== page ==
Washington v. JP Morgan Chase, its successors, assigns, and predecessors in interest
ORDERED that the parties shall submit all evidence in support of or in opposition to summary judgment within fifteen days of the issuance of this order, including any relevant mortgage servicing agreements. re 3 MOTION to Dismiss, Alternatively, MOTION for More Definite Statement and Brief in Support filed by JP Morgan Chase. Signed by Judge Xavier Rodriguez. (rg)
UNITED STATES DISTRICT COURT FOR THE
WESTERN DISTRICT OF TEXAS
SAN ANTONIO DIVISION
GAYLE M. WASHINGTON,
JP MORGAN CHASE, ITS
SUCCESSORS, ASSIGNS, AND
PREDECESSORS IN INTEREST,
Civil Action No. SA-11-CV-0763-XR
On this date, the Court considered Defendant’s Motion to Dismiss or, Alternatively, Motion
for More Definite Statement. (Docket No. 3). For the reasons stated below, the Court converts
Defendant’s motion to dismiss to a motion for summary judgment, and orders the parties to come
forward with evidence in support of or in opposition to summary judgment within fifteen days of the
issuance of this order.
On September 6, 2011, Plaintiff filed her Original Verified Petition and Application for
Temporary Injunction in the 224th Judicial District Court for Bexar County, Texas. In her petition,
Plaintiff asserts that Defendant lacks the authority to foreclose on her property commonly known as
15218 Pebble Forrest, San Antonio, Texas. See Plaintiff’s Original Petition, ¶ 11 (Docket No. 1, Exh.
1) Specifically, Plaintiff claims that (1) Defendant is not a successor in interest to the beneficiary
under the original Note and Deed of Trust and (2) that Defendant is not the mortgage servicer of the
Note or the Deed of Trust.. Id. at ¶¶ 6-11.
Defendant removed the case to this Court on September 15, 2011. (Docket No. 1). Defendant
filed a Motion to Dismiss on September 21, 2011. (Docket No. 3). Plaintiff did not file a response.
In its Motion to Dismiss, Defendant argues that Plaintiff’s complaint fails to state a claim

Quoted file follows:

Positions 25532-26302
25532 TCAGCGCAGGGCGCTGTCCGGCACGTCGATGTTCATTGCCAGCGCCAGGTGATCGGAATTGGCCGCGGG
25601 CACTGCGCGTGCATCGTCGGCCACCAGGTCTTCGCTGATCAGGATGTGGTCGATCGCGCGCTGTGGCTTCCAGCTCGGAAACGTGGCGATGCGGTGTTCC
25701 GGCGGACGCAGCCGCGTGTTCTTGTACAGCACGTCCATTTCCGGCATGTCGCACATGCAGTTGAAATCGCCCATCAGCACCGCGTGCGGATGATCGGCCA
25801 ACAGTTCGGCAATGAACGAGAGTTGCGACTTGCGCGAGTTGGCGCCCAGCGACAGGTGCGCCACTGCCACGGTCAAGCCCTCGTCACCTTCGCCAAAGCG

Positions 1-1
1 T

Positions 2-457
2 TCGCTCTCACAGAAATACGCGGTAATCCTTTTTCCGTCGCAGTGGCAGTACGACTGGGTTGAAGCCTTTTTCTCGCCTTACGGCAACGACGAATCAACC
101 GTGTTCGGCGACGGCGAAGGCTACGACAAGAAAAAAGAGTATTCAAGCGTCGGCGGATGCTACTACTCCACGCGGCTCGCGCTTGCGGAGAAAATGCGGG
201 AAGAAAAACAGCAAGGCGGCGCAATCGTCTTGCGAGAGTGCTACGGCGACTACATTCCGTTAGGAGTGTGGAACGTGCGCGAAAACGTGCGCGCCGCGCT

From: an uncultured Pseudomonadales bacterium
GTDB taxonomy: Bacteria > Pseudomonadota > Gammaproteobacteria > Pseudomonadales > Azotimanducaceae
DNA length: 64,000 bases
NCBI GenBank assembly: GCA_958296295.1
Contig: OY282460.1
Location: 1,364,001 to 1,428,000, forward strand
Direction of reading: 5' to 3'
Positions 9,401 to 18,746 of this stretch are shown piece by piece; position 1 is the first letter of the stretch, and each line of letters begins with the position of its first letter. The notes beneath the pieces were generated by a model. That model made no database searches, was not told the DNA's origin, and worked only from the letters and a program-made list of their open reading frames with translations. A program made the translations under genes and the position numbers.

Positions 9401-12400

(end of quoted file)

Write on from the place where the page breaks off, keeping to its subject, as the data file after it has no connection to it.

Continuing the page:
because under Texas law “a mortgage servicer may administer the foreclosure of property under
Section 51.002 [of the Texas Property Code] on behalf of a mortgagee if: ‘(1) there is a mortgage
servicing agreement and (2) the notice of sale required under Section 51.002(b) discloses that the
mortgage servicer represents the mortgagee under a servicing agreement and contains the name of the
mortgagee and address of the mortgagee or mortgage servicer.’” Def’s Motion to Dismiss, at 5
(Docket No. 3) (quoting TEX . PROP . CODE ANN . § 51.0025). Defendant argues that the only
requirement imposed on the mortgage servicer by Texas law is one of disclosure, and that Defendant
has met that requirement.
Defendant’s argument, however, assumes that Defendant is the mortgage servicer. That may
be true, but that is not what Plaintiff alleges in her complaint. Rather, Plaintiff claims that Defendant
lacks authority to foreclose on her property because Defendant is neither the mortgagee nor the
mortgage servicer of her mortgage loan. This is not an issue of law, but a question of fact.
Accordingly, the Court converts Defendant’s motion to dismiss to a motion for summary judgment.
See Guiles v. Tarrant County Bail Bond Bd., 2012 U.S. App. LEXIS 284, at *3-5 (5th Cir. 2012).
It is ORDERED that the parties shall submit all evidence in support of or in opposition to summary
judgment within fifteen days of the issuance of this order, including any relevant mortgage servicing
SIGNED this 1st day of March, 2012.
UNITED STATES DISTRICT JUDGE
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